Now that most of the mass-produced stuff has left the US, the "automation" everyone fears is going to have to do 50 pieces, 30 pieces, 200 pieces, 10 pieces and change over immediately from a honkin' big iron casting to delicate little aluminum parts out of solid, from drilling customized bowling balls to making good crankpins for knuckleheads. All in one day.

yeah right.

(You can't get decent Harley parts these days, nobody wants to make them in the US, "not enough prooofit in it ... even fucking S&S has stuff made overseas now. So I guess automation hasn't worked out all that well after all, cuz the shops in China making that stuff are not automated.)

People are cheaper and better at small lot production. If automation does eliminate those jobs, it will be because there weren't enough people.

Tonytn mentioned that the automakers (high volume) have the goal of replacing people. That's because this society is a piece of shit. The people at the top are shitheads and the people buying are shitheads. It's shit, top to bottom. Nobody gives a crap about the world, all they care about is themselves.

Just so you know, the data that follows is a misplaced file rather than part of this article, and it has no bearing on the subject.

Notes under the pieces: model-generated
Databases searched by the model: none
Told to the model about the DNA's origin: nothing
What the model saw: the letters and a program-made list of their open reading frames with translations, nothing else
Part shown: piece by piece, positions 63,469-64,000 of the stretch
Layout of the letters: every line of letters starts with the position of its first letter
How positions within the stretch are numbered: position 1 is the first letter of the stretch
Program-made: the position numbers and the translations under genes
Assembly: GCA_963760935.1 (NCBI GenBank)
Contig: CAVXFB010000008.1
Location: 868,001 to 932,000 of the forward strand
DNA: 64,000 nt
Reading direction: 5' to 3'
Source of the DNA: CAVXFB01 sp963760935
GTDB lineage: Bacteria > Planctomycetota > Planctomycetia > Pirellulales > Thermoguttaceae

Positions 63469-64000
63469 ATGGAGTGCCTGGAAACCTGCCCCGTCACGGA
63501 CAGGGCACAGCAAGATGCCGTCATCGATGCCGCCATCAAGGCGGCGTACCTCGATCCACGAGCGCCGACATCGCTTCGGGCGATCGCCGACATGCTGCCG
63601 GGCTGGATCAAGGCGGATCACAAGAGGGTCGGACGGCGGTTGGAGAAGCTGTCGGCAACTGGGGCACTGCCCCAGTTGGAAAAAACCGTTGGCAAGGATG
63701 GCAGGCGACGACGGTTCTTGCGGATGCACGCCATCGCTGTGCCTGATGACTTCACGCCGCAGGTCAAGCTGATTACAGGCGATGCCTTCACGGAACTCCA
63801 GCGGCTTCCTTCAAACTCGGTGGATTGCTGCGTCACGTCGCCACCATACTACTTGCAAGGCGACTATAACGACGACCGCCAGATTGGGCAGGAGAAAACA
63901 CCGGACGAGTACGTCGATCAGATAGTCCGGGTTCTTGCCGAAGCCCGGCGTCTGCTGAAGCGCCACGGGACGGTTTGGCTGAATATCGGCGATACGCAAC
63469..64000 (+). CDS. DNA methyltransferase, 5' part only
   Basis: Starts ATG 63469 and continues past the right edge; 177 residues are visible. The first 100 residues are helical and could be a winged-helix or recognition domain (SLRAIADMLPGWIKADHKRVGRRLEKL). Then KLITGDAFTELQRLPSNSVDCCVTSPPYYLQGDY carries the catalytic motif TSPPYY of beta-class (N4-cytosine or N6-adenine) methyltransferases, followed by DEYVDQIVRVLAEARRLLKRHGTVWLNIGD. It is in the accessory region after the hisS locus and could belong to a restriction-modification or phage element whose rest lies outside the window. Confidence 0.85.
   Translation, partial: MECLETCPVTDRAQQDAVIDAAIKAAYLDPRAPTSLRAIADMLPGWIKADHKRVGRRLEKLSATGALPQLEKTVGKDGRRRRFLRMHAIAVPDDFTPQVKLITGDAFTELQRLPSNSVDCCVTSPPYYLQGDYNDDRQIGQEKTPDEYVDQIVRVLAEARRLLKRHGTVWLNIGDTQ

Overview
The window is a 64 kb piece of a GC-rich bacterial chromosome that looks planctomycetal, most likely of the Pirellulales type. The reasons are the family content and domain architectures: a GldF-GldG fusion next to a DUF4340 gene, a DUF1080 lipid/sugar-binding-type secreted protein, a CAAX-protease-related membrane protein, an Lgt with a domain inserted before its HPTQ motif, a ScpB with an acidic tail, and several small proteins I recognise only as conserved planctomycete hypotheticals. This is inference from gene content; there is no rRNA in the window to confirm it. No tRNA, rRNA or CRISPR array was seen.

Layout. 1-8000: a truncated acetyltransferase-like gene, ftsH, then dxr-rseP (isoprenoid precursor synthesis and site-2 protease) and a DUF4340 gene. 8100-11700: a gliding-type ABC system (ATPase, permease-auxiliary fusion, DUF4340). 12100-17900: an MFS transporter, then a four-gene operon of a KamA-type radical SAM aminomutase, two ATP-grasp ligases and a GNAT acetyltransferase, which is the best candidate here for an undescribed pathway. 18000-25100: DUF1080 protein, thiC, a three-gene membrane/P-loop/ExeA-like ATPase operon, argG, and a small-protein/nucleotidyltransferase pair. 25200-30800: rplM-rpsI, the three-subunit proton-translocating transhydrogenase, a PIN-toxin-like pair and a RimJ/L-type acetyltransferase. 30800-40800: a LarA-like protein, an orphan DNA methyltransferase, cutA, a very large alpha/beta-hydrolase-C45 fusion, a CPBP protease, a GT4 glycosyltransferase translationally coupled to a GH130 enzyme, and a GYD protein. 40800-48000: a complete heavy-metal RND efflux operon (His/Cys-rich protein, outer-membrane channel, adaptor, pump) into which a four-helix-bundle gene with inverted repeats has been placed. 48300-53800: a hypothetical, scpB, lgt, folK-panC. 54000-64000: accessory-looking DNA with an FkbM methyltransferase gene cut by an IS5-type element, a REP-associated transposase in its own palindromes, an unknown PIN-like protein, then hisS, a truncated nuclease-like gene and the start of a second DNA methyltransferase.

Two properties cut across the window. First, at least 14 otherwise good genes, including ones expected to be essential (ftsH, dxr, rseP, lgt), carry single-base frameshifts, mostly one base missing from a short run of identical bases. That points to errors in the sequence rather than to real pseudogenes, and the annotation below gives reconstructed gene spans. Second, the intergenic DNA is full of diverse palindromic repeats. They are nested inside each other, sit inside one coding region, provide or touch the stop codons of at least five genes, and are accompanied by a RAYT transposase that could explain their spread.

Live by the sword, die by the sword.

You know, people are very bad at predicting the future. But looking at the fucking mess we are making of the world that sustains us, it's quite possible that automation is not the future at all. It's quite possible that if the species makes it at all, it'll be something different ...

vermont unautomated
 

Gobo

Titanium
Joined
Jun 4, 2013
Location
Oregon, USA
[Tonytn mentioned that the automakers (high volume) have the goal of replacing people. That's because this society is a piece of shit. The people at the top are shitheads and the people buying are shitheads. It's shit, top to bottom. Nobody gives a crap about the world, all they care about is themselves.

Live by the sword, die by the sword.]

It is called capitalism.
 

Tonytn36

Diamond
Joined
Dec 23, 2007
Location
Southeastern US
It is called capitalism.

In the case of the automotive sector, it also has a lot to do with things that have happened to the labor pool over the last 100 years or so. There is a lot of back history one needs to read up on and then one needs to look at what the current state of affairs is - labor wise. One really has to experience it in person to understand it.